Summary: Lack of time, information, and resource has made it difficult for appraisers to factor green building into their valuations. Now, the Northwest Energy Efficiency Alliance has released a means for appraisers to gatherincremental green cost data locally. The National Association of Appraisers calls NEEA’s Cost Data Addendum as “a significant step forward in providing data to residential appraisers about local incremental costs to install energy-efficiency and green features.”
While residential appraising still relies heavily on the market or sales comparison approach, green building and particularly energy efficiency is now recognized in some areas as a new market influencer. With this, appraisers need verifiable and credible secondary evidence to support an adjustment to the primary approach. Where can appraisers go for this secondary evidence?
In March, a joint study by the University of North Carolina at Chapel Hill Center for Community Capital and the Institute for Market Transformation (IMT) found that owners of ENERGY STAR-rated homes are one-third less likely to default on a mortgage than the average borrower. Home Energy Efficiency and Mortgage Risks used a sample of 71,000 home loans from 38 states and the District of Columbia, all derived from CoreLogic’s mortgage database. The sample was restricted to single-family, owner-occupied houses whose loans originated during 2002–2012 and were used for purchase only. The focus of the study was on owner likelihood to default or prepay and not on the contributory value of energy efficiency features.
“We were quite surprised by the numbers,” said Nikhil Kaza, assistant professor of city and regional planning at the University of North Carolina at Chapel Hill and one of the study’s authors. “We thought there would be some association between energy efficiency and mortgage risk, but we did not expect such a large association.”
More research is needed to determine causation, though a recent article from NBC’s Today Show, offers a telling anecdote. The Today Show profiles an Olympia, Wash., couple who paid a premium to make their 2,000-square-foot home energy efficient but were enjoying greatly reduced carrying costs as a result. “They pay a measly $70 a year to heat and cool the place,” the show’s Web site says.
The survey’s finding of a strong link between energy efficient homes and loan performance puts attention on underwriting practices that today don’t account for efficiency, said Center director Roberto G. Quercia, a co-author. “Consumer and industry acceptance of energy efficiency is high. But the lack of broad consideration of potential energy savings in the mortgage underwriting process still prevents many moderate- and middle-income home buyers from fully enjoying the cost savings,” said Quercia. “Since our study findings now show that energy efficiency is strongly and consistently associated with lower mortgage lending risk, lenders and policymakers have one more reason to promote it.”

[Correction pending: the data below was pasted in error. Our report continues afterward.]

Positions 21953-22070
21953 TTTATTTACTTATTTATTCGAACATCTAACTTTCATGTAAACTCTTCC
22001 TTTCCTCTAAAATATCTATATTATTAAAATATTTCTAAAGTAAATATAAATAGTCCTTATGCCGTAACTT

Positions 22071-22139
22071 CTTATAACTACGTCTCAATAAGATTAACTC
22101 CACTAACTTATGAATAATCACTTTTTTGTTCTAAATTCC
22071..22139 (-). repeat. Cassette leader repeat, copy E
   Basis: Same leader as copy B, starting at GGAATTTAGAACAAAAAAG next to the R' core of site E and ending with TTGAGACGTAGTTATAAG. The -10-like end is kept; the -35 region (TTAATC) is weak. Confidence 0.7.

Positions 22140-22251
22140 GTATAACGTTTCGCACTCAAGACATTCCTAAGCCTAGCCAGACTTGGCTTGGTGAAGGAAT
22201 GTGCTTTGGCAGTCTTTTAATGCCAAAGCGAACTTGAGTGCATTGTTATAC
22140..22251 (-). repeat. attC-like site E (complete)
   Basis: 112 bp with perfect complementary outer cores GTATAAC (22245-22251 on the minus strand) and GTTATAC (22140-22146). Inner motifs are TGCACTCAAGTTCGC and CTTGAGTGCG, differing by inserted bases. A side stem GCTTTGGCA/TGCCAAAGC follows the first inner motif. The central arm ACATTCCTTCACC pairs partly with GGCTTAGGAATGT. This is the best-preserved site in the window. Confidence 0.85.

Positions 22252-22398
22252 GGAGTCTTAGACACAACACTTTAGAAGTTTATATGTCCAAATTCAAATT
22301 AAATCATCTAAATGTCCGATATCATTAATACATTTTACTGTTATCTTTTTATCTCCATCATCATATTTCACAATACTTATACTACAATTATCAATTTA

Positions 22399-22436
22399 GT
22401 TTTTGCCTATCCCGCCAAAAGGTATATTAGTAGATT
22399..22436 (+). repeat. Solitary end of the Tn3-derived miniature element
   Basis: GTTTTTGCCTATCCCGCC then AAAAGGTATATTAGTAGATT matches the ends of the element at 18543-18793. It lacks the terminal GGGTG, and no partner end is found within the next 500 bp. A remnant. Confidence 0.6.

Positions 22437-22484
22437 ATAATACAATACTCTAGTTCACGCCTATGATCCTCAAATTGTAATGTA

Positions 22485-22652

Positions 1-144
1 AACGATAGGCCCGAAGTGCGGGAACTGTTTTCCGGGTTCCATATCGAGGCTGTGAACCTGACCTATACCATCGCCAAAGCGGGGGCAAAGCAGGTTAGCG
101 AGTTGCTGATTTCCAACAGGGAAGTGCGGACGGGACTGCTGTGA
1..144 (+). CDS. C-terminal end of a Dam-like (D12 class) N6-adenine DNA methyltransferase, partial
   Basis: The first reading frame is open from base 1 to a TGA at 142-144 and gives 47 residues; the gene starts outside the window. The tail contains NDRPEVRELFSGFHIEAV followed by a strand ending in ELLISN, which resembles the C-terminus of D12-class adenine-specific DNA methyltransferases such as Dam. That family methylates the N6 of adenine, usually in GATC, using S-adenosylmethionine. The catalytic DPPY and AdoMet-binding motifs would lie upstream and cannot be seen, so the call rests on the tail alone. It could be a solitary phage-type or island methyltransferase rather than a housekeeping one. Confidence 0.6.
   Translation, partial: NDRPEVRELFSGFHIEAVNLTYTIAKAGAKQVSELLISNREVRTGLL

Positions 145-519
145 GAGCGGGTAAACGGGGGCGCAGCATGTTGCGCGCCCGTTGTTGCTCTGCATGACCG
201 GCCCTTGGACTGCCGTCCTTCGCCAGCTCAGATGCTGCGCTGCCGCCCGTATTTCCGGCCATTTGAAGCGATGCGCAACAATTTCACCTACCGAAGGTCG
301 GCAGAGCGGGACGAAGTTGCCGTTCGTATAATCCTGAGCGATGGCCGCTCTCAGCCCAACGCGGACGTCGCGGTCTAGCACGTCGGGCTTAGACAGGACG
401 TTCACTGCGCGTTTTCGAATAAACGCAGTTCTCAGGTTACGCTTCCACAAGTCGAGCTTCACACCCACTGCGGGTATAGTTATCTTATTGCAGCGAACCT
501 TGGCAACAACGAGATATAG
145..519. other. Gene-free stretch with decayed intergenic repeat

IMT has been working for several years on the Sensible Accounting to Value Energy (SAVE) Act. The bill is an attempt to develop standards for valuing energy efficiency in the appraisal and mortgage underwriting processes. On June 6, 2013, Senators Bennet (D-CO) and Isakson (R-GA) introduced SAVE in the Senate as S. 1106. The GovTrack website summarizes SAVE as “a bill to improve the accuracy of mortgage underwriting used by federal mortgage agencies by ensuring that energy costs are included in the underwriting process, to reduce the amount of energy consumed by homes, to facilitate the creation of energy efficiency retrofit and construction jobs, and for other purposes.”
The NATIONAL ASSOCIATION OF REALTORS® has worked with IMT over several years to minimize the impact on older homes and worked to ensure that the proposed legislation did not stigmatize or disadvantage older homes in any way. On June 5, NAR send a letter to Senators Bennet and Isakson, applauding their efforts on the bill.
In 2011 the Appraisal Institute released one work-around to address three major sticking points that have made it difficult to appraise high-performance or “green” homes.
The first problem has been that the most important features of these homes are often invisible during a typical appraisal — either packed into the attic or programmed into appliances and other systems. The second problem has been that the standard Form 1004 includes one small box for “energy efficiency features” which is far too small to capture any important points about either the subject property or the comparables. Finally, while the appraisal industry has been providing a growing number of courses and certifications for appraisers working with high-performance homes, there has been no simple way to match these competent appraisers to assignments for high-performance homes.
That all changed 18 months ago when the Appraisal Institute introduced the Residential Green & Energy Efficiency Addendum. Things got better once again with their release of v 2.0 of the Addendum last week.
The first version of the tool has been extremely well-received; it has worked magic to simplify how information is presented to or gathered by an appraiser, serving as a means to verify opinions of value for High Performance Homes and helping to identify competency requirements. Version 2.0 is very consistent with the first release, simply clarifying some field names and some organization tweaks that make it easier to use. Perhaps the biggest change for the appraiser is that it spells out an answer to the question: Who should complete this addendum?
The answer is clearly this: whoever has the most first-hand knowledge with the performance and features of this home. Continue reading »